Ospreys Tackle Anti-social Behaviour
By - | 27/01/2009
Local school children and top Ospreys rugby players are taking centre stage in a new DVD to publicise Wales' only dedicated Anti-Social Behaviour hotline.
The Safer Neath Port Talbot Partnership is the first community safety department to have a dedicated phone line for members of the public to report anti-social behaviour.
The information taken via the helpline is used alongside evidence from the police to take action against those whose actions cause misery for communities.
The new DVD - which stars pupils from Dyffryn School in Port Talbot alongside stars from the Ospreys rugby team - will be used to promote the Anti-Social Behaviour helpline and the action which can be taken against the culprits.
Ospreys captain, Ryan Jones said:
"The Ospreys think it's very important to help combat Anti-Social Behaviour. It's essential that everyone is made to feel safe in Ospreylia and all over Wales and we hope that this DVD will help a minority group change their behaviour for the better good of our community"
It shows examples of the type of behaviour which causes distress for residents and gives advice on what people can do about problems in their communities. It will be shown in schools and to community groups across the borough.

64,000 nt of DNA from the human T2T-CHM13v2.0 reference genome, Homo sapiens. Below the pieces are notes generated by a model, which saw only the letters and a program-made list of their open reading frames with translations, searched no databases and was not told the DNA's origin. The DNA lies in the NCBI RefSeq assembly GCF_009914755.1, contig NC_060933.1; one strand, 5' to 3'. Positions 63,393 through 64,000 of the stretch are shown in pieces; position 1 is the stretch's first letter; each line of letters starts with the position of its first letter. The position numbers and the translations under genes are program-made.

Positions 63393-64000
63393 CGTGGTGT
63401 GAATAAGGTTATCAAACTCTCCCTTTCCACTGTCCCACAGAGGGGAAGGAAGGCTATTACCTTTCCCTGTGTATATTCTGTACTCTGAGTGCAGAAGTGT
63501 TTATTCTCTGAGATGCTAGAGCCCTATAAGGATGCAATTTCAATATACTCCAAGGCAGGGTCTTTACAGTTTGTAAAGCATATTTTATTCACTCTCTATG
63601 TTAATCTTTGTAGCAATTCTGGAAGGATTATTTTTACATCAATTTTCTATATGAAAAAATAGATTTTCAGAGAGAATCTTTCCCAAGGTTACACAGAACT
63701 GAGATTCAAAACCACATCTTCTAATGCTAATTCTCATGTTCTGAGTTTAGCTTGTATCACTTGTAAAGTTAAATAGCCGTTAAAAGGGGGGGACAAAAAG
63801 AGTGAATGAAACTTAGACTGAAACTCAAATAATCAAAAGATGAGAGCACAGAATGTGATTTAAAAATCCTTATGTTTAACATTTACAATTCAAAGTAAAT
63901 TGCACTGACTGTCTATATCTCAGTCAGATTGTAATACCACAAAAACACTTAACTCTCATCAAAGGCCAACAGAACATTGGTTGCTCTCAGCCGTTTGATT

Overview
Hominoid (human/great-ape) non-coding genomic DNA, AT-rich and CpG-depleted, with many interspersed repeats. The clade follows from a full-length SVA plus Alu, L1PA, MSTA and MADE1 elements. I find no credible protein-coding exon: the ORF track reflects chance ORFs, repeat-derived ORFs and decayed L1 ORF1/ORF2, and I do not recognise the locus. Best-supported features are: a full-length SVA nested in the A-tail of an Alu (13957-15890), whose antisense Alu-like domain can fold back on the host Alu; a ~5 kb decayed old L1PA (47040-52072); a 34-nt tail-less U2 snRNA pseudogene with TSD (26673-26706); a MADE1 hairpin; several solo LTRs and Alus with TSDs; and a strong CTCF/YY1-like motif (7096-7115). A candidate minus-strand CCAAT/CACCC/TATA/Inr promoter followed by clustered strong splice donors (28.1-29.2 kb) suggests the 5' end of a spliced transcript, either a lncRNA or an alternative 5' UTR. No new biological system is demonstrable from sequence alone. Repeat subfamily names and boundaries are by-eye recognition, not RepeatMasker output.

PC Kevin Davies, of the Safer Neath Port Talbot Anti-Social Behaviour Unit, said: "With our system anyone who gets three referrals receives a warning on a yellow card.
"If the recipient does not curb their anti-social behaviour then they will be given a red card and could soon find themselves put on an Acceptable Behaviour Contract or brought before the courts and made the subject of an Anti-Social Behaviour Order."
"We would like to thank the Ospreys for once again lending their support to this important initiative. The players are role models to youngsters in our community and I know that they do a lot of work across the county already to help the authorities dealing with anti-social behaviour, and their backing for this DVD is very welcome."
Around 80 per cent of those who receive a warning and a visit from a police officer do not go on to receive further complaints or get proposed to be the subject of an Acceptable Behaviour Contract.
Outreach workers are assigned to the recipient of a warning to ensure they do not go on to commit further anti-social behaviour or crime.
Paul Lewis, Anti-Social Behaviour Unit Co-ordinator, said: "Together with our partners and with our communities, we have made tremendous progress in tackling anti-social behaviour, but there are still a minority of individuals out there who are adversely affecting people's quality of life.
"It is vital that people report anti-social behaviour to the helpline so we can accurately map problem hot spots across the borough and target action and resources most effectively.
"With the helpline we have a dedicated, central point of contact for people to report anti-social behaviour.
"We need everyone, especially our local communities, to work together with us. The telephone line is here for you, so please use it."
The number is 01639 889709.